The Minnesota Vikings drafting North Dakota State and consensus top-five quarterback Trey Lance in the 2021 NFL Draft would be a dream come true.
But it’s just that. A dream.
KSTP’s Darren Wolfson reported that the Vikings “are not scheduled to be at home state stud Trey Lance’s second Pro Day (on Monday).”
Wolfson added that offensive coordinator Klint has said he’s done “extensive work” on Lance, and many other quarterbacks, but realistically, the Marshall, Minn., native is unlikely to remain on the board in time Minnesota’s first pick at No. 14 overall.
Kubiak’s statement affirms that Lance has been on the team’s radar, but whether they make a move for him is a different conversation.
The #Vikings are not scheduled to be at home state stud Trey Lance’s second Pro Day tomorrow. OC Klint Kubiak is said to have done extensive work on Lance (and many other QBs). Realistically, he’s not getting to MN at 14. pic.twitter.com/eg02H5lYGl
— Darren Wolfson (@DWolfsonKSTP) April 18, 2021
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Why the Vikings Won’t Trade Up for a QB
There are scenarios out there where the Vikings trade picks and move up on the draft board to secure one of the top three quarterbacks outside of Trevor Lawerence (Clemson) and Zach Wilson (BYU) who are both virtually locked in as the top two picks of the draft. Ohio State’s Justin Fields, Alabama’s Mac Jones and Trey Lance remain in limbo on where they’ll fall in the first round but the consensus is all three are likely out of reach by pick No. 14.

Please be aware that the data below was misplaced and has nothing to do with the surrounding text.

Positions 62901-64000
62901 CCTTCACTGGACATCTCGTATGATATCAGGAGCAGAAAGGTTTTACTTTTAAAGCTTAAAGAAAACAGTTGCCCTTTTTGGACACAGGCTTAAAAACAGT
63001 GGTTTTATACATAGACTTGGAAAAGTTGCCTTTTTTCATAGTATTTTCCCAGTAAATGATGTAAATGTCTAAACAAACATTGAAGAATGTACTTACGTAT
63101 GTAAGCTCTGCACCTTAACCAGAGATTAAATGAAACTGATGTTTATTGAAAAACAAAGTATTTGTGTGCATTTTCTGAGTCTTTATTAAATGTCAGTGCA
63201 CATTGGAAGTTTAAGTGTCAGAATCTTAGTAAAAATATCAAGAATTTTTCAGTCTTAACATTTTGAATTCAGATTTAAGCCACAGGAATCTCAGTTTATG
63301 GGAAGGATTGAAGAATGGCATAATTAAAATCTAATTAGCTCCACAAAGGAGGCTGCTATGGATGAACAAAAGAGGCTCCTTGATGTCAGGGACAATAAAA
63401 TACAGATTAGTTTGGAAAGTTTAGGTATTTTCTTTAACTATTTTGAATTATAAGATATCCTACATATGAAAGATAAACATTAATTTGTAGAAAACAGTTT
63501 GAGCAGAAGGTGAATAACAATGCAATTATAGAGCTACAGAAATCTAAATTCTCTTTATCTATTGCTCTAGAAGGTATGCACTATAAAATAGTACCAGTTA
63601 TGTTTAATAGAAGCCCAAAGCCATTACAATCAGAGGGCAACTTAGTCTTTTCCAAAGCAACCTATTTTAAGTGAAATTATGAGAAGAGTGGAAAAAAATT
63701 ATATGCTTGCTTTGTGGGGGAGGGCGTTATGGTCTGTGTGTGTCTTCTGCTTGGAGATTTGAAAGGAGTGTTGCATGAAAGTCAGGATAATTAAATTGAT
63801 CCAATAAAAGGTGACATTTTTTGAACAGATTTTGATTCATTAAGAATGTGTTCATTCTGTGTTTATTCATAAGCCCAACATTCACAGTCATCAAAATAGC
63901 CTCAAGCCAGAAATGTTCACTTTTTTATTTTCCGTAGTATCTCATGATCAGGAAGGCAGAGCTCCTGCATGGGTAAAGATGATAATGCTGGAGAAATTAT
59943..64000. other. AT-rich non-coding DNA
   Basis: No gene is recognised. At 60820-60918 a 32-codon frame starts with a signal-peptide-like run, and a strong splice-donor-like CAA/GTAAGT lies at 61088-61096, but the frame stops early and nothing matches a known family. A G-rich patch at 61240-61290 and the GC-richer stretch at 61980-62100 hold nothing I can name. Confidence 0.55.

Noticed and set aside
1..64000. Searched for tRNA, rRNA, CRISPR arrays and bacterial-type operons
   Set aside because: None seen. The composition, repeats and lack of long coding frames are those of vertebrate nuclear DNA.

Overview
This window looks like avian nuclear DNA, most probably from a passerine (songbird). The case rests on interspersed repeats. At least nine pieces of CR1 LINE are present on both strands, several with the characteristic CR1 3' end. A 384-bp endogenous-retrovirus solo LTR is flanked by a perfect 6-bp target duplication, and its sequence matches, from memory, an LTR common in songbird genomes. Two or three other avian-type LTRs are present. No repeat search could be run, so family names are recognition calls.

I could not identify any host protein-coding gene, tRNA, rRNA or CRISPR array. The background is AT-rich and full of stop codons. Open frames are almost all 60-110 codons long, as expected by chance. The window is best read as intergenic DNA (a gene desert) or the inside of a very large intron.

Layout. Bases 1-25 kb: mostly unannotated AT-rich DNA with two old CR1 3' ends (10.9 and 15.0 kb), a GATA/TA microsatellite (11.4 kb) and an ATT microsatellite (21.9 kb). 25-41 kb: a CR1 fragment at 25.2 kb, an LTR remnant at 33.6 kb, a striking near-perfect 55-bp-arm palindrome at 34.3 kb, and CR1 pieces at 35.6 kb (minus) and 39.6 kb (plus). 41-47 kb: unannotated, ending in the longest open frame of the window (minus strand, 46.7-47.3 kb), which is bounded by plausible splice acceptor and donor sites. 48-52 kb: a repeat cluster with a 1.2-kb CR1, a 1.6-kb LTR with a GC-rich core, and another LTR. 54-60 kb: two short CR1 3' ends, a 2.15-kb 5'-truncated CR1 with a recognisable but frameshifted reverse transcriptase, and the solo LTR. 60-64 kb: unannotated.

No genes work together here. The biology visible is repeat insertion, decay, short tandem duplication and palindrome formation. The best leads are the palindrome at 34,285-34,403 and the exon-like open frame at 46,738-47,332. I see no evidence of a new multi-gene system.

Meanwhile, the Vikings brass faces mounting pressure to bring the team back to the playoffs after Minnesota posted its worst record of 7-9 since coach Mike Zimmer’s first year with the team in 2014. Last season was widely considered a rebuilding year after the Vikings wiped the defense of five starters and started over with largely rookie and first-year starters.
Minnesota’s free agency has shown its pushing all its chips in on the 2021 and 2022 season with the acquisitions of defensive lineman Dalvin Tomlinson (two years, $16 million guaranteed) and veteran cornerback Patrick Peterson (one year, $8 million guaranteed).
There are still several holes in the Vikings lineup — either on the offensive line or at edge rusher — that they should fill with high-value draft picks. Kirk Cousins‘ salary is guaranteed for the next two seasons and Minnesota would push itself further from Super Bowl contention over the next two seasons by selecting an early-round quarterback instead of using those picks elsewhere.
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That Doesn’t Mean the Vikings Won’t Invest at QB
General manager Rick Spielman has rarely invested at quarterback in the draft.
His lone first-round pick at the position was Teddy Bridgewater at No. 32 overall in 2014. Spielman hadn’t spent a single draft pick at quarterback for five years before picking Iowa prospect Nate Stanley in the seventh round of last year’s draft.
Stanley remains a practice-squad arm with UDFA Jake Browning. Both quarterbacks are still vying to become backups in the NFL and are well-rounded enough to be considered more than an insurance policy.
Minnesota has been linked to Texas A&M’s Kellen Mond, who is the highest-valued quarterback outside the top five. Mond could fall to the third round along with prospects like Ian Buck (Notre Dame) or Kyle Trask (Florida) who are all developmental talents that could take on a starting role after serving as a backup under Cousins.